Advantages of TSA include increased sensitivity, simplified panel design, and faster time to results

Tyramide signal amplification (TSA), also known as catalyzed reporter deposition (CARD) or tyramine amplification technique (TAT), is a method used for detecting low-abundance proteins or nucleic acid sequences in situ. It functions by producing high density labeling at a specific target site, via antibody-based detection, and can be used in any application that is compatible with the enzyme horseradish peroxidase (HRP). Critically, TSA significantly increases assay sensitivity without compromising resolution or enhancing background signal. It also helps reduce primary antibody use, can simplify panel design for multiplexed applications, and offers faster results through shorter scanning times or fewer protocol steps.


Mechanism of tyramide signal amplification

Tyramide signal amplification involves HRP-catalyzed conversion of an inactive tyramide substrate (comprising tyramide labeled with a fluorophore or a hapten such as biotin) to an active form able to covalently bind tyrosine residues on proteins at or near the HRP. Because the HRP is localized to an analyte of interest using antibodies, the resultant high density tyramide labeling at the target site enables detection of even scarce biomolecules.

Figure 1.0: General mechanism of tyramide signal amplification

TSA has been reported by reagent manufacturers including Biotium, Stratech, and Thermo Fisher Scientific to increase the detection sensitivity of techniques such as fluorescent immunocytochemistry (ICC), immunohistochemistry (IHC), and in situ hybridization (ISH) by up to 200-fold compared to using conventional methods for target detection.

Applications of tyramide signal amplification

While TSA can be introduced into any protocol that is compatible with HRP, it is most commonly used for ICC, IHC and ISH. A typical TSA-based ICC or IHC workflow involves either direct or indirect detection of the target analyte using HRP-conjugated antibodies, followed by addition of the tyramide reagent. The HRP then converts the tyramide reagent to an active form in the presence of a low concentration of hydrogen peroxide (H2O2), allowing it to bind any tyrosine residues in its vicinity. Where the tyramide is labeled with a fluorophore, the resultant signal can be measured using standard fluorescence microscopy techniques. Hapten-labeled tyramide reagents instead require one or more additional protocol steps (e.g., incubation with a fluorophore-labeled streptavidin reagent, or with enzyme-labeled avidin followed by addition of a chromogen) to produce a measurable readout. Tyramide signal amplification for ISH is based on similar principles but commonly uses biotinylated probes for detecting specific nucleic acid sequences, with avidin- or streptavidin-labeled reagents being employed for detection. Irrespective of the application, the outcome is the same – production of a high concentration of the chosen label at the target site to increase assay sensitivity.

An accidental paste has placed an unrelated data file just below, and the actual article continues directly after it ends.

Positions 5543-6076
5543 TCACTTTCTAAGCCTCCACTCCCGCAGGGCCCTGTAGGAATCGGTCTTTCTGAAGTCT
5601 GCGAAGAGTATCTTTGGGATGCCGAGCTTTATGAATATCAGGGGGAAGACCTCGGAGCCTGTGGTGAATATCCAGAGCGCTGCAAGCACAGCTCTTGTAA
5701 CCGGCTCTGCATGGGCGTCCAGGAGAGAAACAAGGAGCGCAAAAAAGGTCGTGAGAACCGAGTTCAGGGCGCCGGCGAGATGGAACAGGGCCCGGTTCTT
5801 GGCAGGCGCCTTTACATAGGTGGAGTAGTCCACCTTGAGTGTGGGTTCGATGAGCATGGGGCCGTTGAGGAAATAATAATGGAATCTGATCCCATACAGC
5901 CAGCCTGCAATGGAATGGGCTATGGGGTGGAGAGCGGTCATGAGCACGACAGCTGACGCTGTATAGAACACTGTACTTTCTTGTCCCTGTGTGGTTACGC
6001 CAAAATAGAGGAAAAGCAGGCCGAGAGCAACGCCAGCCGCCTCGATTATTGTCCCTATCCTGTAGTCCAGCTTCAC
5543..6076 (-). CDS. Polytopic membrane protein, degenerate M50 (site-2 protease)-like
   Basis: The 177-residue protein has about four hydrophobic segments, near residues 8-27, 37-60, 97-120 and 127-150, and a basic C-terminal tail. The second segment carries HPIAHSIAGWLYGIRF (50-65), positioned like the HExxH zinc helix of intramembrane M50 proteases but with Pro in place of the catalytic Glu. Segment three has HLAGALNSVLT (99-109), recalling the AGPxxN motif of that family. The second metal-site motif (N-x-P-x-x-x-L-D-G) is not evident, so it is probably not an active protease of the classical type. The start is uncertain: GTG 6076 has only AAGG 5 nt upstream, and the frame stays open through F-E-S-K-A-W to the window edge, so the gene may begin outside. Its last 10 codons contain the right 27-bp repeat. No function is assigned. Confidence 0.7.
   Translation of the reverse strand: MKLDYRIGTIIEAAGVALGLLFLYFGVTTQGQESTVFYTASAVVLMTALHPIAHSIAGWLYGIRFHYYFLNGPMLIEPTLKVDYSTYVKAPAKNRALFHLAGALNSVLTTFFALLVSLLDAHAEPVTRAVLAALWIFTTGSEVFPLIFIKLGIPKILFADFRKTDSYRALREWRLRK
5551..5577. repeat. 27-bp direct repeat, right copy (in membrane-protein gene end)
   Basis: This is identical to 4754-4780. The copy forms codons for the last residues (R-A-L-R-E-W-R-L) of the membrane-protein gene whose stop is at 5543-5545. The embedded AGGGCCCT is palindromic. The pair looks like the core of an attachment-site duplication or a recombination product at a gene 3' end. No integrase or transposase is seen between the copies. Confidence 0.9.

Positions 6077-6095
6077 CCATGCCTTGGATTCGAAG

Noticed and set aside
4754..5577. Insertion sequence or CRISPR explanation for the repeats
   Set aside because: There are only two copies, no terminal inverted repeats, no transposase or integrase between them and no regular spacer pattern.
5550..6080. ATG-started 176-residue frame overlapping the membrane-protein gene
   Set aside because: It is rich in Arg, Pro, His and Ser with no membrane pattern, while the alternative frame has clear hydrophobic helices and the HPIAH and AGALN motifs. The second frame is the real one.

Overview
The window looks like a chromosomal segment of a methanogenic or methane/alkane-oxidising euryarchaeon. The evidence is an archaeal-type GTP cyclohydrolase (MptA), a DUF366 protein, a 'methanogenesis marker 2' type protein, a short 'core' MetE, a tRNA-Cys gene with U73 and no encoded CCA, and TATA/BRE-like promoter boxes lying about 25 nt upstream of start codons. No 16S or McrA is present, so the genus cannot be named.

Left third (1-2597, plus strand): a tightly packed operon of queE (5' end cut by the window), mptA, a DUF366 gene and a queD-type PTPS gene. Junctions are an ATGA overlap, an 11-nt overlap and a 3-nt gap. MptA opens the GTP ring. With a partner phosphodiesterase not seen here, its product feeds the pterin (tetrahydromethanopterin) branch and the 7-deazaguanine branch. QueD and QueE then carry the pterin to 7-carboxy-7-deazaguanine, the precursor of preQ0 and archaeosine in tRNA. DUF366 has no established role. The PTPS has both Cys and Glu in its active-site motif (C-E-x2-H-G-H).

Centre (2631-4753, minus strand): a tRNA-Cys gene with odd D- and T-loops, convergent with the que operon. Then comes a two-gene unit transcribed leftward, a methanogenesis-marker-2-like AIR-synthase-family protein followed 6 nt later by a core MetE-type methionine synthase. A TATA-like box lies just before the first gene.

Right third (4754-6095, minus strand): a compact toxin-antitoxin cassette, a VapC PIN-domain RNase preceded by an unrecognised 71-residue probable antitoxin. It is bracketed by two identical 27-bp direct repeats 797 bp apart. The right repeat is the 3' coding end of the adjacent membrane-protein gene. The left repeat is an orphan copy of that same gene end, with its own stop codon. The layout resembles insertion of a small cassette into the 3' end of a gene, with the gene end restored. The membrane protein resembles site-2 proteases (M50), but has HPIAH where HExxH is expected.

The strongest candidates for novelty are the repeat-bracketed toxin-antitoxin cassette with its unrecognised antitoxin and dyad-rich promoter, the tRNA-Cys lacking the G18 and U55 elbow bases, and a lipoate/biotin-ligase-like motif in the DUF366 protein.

Advantages of tyramide signal amplification

As well as increasing assay sensitivity, TSA provides several further advantages. First, it allows researchers to use less antibody or probe, making it worth considering using TSA even in situations where enhanced sensitivity is not required. For example, PerkinElmer has shown TSA to allow up to a 1,000-fold reduction in the amount of antibody used, which can equate to a major cost-saving. TSA also simplifies panel design for multiplexed applications by providing greater flexibility in reagent selection. A popular approach when working with plated cells or tissue sections is to perform serial TSA, either using a peroxidase quenching buffer to deactivate HRP (for ICC) or a microwave/citric acid treatment (for IHC with FFPE tissue sections) to remove bound antibodies, leaving the tyramide reagent behind before detecting a different target of interest; in this way, multiple antibodies from the same host species can be combined in the same experiment. Another benefit of TSA is that its high sensitivity can decrease scanning times or eliminate the need for PCR during ISH, translating to shorter workflows and fewer protocol steps.


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